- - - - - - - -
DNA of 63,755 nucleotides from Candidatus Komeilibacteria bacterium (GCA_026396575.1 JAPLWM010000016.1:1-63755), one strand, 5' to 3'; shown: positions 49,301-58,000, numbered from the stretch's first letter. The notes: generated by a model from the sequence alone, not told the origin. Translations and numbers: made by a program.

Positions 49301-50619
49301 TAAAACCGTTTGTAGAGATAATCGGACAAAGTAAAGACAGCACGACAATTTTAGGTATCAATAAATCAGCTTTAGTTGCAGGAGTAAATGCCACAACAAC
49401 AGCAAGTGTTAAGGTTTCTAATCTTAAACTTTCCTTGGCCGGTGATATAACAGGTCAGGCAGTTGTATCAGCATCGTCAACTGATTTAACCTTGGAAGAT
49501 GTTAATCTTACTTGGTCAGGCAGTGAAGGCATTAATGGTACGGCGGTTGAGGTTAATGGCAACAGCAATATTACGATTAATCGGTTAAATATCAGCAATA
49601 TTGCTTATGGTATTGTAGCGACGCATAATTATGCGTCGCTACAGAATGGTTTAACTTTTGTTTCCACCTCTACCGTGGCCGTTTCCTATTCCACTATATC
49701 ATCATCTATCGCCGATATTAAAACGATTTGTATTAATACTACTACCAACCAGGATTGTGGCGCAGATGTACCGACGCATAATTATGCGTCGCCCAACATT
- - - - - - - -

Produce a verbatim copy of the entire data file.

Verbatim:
DNA of 63,755 nucleotides from Candidatus Komeilibacteria bacterium (GCA_026396575.1 JAPLWM010000016.1:1-63755), one strand, 5' to 3'; shown: positions 49,301-58,000, numbered from the stretch's first letter. The notes: generated by a model from the sequence alone, not told the origin. Translations and numbers: made by a program.

Positions 49301-50619
49301 TAAAACCGTTTGTAGAGATAATCGGACAAAGTAAAGACAGCACGACAATTTTAGGTATCAATAAATCAGCTTTAGTTGCAGGAGTAAATGCCACAACAAC
49401 AGCAAGTGTTAAGGTTTCTAATCTTAAACTTTCCTTGGCCGGTGATATAACAGGTCAGGCAGTTGTATCAGCATCGTCAACTGATTTAACCTTGGAAGAT
49501 GTTAATCTTACTTGGTCAGGCAGTGAAGGCATTAATGGTACGGCGGTTGAGGTTAATGGCAACAGCAATATTACGATTAATCGGTTAAATATCAGCAATA
49601 TTGCTTATGGTATTGTAGCGACGCATAATTATGCGTCGCTACAGAATGGTTTAACTTTTGTTTCCACCTCTACCGTGGCCGTTTCCTATTCCACTATATC
49701 ATCATCTATCGCCGATATTAAAACGATTTGTATTAATACTACTACCAACCAGGATTGTGGCGCAGATGTACCGACGCATAATTATGCGTCGCCCAACATT